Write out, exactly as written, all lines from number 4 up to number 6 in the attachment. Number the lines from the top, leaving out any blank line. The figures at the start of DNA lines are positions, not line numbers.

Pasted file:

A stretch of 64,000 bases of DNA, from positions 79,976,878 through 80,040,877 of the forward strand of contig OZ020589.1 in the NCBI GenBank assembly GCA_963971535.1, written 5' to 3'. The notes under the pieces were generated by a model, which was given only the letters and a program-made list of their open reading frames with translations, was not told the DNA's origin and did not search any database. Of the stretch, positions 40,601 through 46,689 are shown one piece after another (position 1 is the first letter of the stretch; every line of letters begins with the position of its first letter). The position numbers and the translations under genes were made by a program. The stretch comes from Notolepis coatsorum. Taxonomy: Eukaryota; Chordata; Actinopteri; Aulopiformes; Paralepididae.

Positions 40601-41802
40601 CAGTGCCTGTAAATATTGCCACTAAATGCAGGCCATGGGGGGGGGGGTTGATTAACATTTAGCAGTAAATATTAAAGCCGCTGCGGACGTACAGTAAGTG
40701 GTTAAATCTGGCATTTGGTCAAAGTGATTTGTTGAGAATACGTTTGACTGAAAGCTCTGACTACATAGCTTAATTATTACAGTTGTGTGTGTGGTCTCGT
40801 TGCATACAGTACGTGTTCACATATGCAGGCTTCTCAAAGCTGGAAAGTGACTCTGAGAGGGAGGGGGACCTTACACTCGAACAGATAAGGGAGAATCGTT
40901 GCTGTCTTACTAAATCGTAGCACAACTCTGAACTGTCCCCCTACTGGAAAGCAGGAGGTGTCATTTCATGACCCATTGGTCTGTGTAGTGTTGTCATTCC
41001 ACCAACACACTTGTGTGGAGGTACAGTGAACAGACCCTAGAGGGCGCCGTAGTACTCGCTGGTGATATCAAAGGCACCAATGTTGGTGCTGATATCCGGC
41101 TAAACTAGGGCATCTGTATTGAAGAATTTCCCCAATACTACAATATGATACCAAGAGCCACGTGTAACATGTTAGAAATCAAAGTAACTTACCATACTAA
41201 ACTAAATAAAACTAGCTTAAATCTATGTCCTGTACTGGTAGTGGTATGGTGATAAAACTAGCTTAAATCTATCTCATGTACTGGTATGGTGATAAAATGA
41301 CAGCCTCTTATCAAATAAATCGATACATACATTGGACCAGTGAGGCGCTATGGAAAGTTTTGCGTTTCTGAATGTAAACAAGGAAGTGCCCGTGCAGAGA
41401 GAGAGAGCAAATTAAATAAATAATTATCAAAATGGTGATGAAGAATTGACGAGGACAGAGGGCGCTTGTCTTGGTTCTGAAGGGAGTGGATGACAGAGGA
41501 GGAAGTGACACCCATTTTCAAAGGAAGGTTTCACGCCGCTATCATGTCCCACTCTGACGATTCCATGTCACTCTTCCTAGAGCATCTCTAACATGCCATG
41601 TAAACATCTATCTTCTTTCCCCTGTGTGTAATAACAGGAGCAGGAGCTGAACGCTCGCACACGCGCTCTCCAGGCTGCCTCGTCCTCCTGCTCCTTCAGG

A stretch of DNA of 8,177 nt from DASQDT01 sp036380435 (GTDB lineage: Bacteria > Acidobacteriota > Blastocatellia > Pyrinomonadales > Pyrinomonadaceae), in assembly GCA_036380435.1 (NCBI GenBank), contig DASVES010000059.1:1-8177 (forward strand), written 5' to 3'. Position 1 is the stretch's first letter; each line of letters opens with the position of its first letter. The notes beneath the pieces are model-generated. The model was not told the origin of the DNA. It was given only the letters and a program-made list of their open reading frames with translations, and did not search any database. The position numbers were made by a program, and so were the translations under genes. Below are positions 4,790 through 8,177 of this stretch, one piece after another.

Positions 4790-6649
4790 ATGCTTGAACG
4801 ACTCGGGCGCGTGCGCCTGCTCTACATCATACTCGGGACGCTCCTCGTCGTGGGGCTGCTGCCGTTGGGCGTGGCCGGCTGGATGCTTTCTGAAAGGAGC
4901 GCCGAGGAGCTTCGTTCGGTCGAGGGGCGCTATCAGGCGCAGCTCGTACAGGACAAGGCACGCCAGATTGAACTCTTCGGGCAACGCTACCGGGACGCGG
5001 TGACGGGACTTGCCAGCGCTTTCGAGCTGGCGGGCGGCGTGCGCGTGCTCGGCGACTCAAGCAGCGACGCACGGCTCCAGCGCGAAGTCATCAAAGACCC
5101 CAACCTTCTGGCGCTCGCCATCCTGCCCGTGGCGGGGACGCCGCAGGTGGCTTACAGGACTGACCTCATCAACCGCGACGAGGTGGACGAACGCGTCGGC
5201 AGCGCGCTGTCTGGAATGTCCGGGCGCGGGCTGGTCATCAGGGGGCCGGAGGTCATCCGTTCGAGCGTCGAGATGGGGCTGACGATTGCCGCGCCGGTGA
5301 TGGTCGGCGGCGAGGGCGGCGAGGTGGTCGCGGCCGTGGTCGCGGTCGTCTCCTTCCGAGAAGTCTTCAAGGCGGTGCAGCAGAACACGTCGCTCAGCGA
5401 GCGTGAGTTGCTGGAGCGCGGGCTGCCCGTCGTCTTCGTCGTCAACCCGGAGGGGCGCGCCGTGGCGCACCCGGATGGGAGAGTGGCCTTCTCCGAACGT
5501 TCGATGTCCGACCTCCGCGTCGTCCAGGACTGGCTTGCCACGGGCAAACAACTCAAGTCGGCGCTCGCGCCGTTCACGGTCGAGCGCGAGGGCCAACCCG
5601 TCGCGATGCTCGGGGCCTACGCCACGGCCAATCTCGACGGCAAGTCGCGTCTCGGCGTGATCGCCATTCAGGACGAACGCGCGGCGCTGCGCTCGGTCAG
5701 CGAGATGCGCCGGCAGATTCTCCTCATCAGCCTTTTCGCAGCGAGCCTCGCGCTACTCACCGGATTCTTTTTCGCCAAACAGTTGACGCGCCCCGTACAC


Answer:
40701 GTTAAATCTGGCATTTGGTCAAAGTGATTTGTTGAGAATACGTTTGACTGAAAGCTCTGACTACATAGCTTAATTATTACAGTTGTGTGTGTGGTCTCGT
40801 TGCATACAGTACGTGTTCACATATGCAGGCTTCTCAAAGCTGGAAAGTGACTCTGAGAGGGAGGGGGACCTTACACTCGAACAGATAAGGGAGAATCGTT
40901 GCTGTCTTACTAAATCGTAGCACAACTCTGAACTGTCCCCCTACTGGAAAGCAGGAGGTGTCATTTCATGACCCATTGGTCTGTGTAGTGTTGTCATTCC